How to examine a car title

If you suspect that the dealer that sold you a car may have manipulated the title, you can examine the certificate of title for issues. The usual car title has “certificate of title written at the top.” Below that is the VIN, year, make, and model. Below that will be the name and address of the seller, the leinholder’s name and address, a line for the leinholder’s release and the

Bad titles?

If only they were easier to spot

The title generally includes the name of the jurisdiction and the phrase “certificate of title” at the top center of the form. Below that is printed the vehicle identification number, the year and the make, model and body type.

Also listed is the owner’s name and address, the lienholder’s name and address, a line for the lienholder’s release, odometer information at the time the title is issued, and any brands (such as salvage, rebuilt, duplicate title, lease, unknown odometer mileage, lemon buyback, prior taxi). Title brands are often indicated by initials or other codes that vary by each state and may be incomprehensible to most consumers.

To be consistent with federal requirements, titles also contain several assignment blocks which each contain specified language with blank spaces for the transferor to fill out in the future when the current owner assigns the title to another party. Assignments of the title are either found on the front and the back of the title, or just on the back of the title, depending on the state.

When the current owner sells the car, the owner fills out the assignment section, discloses the mileage at the time of that sale, and certifies one of the following statements: that the mileage reading is accurate, that the mileage reading reflects mileage in excess of an odometer’s mechanical limits, or that the mileage reading is inaccurate and should not be relied upon. The current owner then signs the title as transferor and also specifies the date of transfer, her name and current address, and the transferee’s name and current address. The transferee also signs the assignment section. Further assignments of the same title are performed in the same manner. No matter how many times the title is assigned, the above-described information must be recorded for each transfer of ownership, whether evidenced on the title itself or on a separate reassignment document.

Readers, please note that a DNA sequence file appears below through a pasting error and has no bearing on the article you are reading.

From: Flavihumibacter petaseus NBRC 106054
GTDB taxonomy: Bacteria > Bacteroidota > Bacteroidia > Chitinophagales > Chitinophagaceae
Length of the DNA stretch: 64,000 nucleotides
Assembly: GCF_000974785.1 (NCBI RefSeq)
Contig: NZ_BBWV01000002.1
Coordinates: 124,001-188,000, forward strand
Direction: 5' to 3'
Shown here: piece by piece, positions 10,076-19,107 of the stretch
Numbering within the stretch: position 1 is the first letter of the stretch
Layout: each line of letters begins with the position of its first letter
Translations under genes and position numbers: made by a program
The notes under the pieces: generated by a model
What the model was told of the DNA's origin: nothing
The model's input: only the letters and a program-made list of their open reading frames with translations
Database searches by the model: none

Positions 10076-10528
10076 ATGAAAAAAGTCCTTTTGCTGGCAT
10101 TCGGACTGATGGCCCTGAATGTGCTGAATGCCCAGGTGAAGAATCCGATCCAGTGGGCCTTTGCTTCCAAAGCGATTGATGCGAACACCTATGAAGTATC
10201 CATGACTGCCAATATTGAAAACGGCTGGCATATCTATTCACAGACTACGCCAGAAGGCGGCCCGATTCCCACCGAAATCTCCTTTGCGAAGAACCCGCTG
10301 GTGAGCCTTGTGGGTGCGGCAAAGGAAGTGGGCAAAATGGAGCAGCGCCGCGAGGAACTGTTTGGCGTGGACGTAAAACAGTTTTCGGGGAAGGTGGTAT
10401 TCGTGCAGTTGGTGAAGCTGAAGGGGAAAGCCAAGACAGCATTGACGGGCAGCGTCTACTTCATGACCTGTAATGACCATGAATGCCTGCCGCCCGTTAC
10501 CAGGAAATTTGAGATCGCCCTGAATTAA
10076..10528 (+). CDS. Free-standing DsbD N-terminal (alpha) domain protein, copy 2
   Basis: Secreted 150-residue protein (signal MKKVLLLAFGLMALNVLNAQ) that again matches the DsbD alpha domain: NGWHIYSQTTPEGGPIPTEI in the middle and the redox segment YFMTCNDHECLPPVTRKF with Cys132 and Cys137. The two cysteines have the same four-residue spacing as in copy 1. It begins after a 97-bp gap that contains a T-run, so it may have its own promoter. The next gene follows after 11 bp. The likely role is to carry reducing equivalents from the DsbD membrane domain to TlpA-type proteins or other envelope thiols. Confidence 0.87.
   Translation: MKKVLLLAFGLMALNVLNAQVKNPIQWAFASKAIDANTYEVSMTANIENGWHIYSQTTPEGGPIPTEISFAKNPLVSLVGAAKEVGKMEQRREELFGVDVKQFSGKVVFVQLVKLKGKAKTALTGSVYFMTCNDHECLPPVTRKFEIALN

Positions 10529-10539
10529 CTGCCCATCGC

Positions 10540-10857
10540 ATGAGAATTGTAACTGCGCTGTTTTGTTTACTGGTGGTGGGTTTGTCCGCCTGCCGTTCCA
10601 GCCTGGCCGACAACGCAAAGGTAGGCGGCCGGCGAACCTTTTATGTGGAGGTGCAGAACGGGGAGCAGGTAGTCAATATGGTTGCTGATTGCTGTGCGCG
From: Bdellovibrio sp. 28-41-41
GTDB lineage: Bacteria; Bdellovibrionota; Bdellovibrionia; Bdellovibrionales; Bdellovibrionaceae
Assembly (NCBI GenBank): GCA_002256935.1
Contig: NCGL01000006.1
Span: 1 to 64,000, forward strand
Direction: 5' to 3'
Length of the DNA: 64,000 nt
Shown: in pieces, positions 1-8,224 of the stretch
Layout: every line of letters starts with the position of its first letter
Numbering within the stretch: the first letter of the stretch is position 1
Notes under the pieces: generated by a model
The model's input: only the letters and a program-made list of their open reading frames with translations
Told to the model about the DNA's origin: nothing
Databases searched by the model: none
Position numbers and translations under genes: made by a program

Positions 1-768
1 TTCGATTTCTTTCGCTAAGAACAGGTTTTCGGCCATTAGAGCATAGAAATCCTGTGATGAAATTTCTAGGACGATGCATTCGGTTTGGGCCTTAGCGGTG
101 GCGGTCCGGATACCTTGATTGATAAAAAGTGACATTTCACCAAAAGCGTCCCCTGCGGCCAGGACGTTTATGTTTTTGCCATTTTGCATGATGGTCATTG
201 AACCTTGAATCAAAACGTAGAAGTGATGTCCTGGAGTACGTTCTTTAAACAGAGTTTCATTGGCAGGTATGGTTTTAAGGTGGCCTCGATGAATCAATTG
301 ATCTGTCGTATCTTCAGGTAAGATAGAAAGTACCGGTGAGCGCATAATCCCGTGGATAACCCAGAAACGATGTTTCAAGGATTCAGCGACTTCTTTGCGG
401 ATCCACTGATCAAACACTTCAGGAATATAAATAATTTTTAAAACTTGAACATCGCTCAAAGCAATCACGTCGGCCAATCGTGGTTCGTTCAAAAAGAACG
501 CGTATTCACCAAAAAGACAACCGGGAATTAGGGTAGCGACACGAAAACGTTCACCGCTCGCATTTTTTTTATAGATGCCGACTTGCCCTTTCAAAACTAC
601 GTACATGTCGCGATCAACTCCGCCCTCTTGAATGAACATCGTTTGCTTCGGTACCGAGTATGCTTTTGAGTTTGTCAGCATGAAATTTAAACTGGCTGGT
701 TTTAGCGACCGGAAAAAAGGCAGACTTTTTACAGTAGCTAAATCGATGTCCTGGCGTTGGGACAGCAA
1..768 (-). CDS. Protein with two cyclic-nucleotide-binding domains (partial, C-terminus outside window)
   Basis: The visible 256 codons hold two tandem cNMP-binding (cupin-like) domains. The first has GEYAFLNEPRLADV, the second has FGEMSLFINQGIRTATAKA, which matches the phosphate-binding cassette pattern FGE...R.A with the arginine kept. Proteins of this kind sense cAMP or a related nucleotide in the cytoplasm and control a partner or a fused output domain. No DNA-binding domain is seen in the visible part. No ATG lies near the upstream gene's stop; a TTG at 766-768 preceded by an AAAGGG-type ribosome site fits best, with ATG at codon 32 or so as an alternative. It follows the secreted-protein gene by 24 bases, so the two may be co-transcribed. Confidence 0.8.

Sometimes a review of the title will show that the same dealer executed an earlier assignment on the title both as transferor and transferee. In that situation, the dealer must have obtained a power of attorney from the transferor, and then filled in the title information both for the transferor and for itself as transferee. When that vehicle is then assigned from that dealer to a subsequent purchaser, the subsequent purchaser has the right to see the original power of attorney which authorized the dealer to sign as both transferor and transferee, but only if that purchaser so requests from the dealer.

If a transfer is exempt from federal and state disclosure requirements (for example, because the vehicle is over ten years old or a heavy truck), the part of the disclosure dealing with mileage may be left blank, or the area may be covered by the phrase “exempt” without any indication as to why the vehicle is exempt.